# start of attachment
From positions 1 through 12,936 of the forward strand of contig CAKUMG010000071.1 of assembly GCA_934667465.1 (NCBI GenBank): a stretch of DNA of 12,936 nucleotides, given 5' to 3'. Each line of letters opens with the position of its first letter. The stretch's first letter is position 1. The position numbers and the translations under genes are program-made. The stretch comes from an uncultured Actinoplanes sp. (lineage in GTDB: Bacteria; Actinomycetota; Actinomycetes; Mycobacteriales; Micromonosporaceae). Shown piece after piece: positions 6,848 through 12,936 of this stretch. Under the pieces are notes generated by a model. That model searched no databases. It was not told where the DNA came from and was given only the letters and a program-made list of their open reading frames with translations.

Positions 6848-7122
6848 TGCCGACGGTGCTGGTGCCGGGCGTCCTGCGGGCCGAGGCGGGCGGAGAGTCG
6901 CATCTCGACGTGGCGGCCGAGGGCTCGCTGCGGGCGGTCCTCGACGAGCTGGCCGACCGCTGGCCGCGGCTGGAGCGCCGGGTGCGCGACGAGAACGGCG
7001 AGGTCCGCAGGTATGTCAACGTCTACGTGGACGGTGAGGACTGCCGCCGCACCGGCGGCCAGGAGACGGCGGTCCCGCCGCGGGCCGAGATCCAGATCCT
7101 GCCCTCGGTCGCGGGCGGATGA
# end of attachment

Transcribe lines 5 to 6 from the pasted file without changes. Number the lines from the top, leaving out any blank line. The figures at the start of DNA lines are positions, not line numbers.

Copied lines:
7001 AGGTCCGCAGGTATGTCAACGTCTACGTGGACGGTGAGGACTGCCGCCGCACCGGCGGCCAGGAGACGGCGGTCCCGCCGCGGGCCGAGATCCAGATCCT
7101 GCCCTCGGTCGCGGGCGGATGA